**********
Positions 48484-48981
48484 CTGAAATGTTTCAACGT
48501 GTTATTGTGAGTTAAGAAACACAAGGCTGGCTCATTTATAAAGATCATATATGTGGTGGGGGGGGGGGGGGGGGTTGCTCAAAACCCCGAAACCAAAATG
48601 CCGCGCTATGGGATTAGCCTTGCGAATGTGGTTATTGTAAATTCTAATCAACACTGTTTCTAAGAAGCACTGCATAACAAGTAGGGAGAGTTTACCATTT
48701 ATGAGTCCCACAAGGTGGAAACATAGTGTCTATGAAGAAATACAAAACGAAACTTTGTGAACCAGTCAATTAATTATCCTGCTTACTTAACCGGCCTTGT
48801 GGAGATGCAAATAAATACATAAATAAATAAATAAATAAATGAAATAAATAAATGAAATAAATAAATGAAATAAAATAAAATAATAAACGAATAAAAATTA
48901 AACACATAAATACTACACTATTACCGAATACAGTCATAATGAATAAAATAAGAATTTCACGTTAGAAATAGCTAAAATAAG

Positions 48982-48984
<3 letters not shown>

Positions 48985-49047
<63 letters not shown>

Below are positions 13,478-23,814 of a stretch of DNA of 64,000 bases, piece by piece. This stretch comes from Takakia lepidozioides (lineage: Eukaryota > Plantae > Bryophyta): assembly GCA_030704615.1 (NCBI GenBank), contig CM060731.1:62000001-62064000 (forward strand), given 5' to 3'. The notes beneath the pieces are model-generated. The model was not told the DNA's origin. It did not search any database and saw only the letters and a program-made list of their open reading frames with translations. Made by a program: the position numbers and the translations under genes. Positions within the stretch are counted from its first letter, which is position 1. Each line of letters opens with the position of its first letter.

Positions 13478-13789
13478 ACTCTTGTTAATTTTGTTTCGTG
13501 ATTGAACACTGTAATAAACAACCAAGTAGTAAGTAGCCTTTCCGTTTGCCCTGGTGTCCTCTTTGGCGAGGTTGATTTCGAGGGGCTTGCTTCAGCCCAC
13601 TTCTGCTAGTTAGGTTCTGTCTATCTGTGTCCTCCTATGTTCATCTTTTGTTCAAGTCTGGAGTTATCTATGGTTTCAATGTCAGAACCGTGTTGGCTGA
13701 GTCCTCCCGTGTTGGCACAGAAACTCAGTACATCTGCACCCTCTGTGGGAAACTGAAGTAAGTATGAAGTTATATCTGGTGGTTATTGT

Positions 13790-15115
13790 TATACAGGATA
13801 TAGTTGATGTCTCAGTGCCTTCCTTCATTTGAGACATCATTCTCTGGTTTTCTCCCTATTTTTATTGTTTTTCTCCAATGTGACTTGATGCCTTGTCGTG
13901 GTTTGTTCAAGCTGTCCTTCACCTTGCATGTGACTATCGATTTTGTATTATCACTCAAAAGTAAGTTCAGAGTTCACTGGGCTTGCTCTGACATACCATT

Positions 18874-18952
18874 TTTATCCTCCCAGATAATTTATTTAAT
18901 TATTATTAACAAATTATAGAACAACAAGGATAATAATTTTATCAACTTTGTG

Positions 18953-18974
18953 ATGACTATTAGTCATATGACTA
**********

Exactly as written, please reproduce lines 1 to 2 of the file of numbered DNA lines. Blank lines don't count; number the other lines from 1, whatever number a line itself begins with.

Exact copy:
Positions 48484-48981
48484 CTGAAATGTTTCAACGT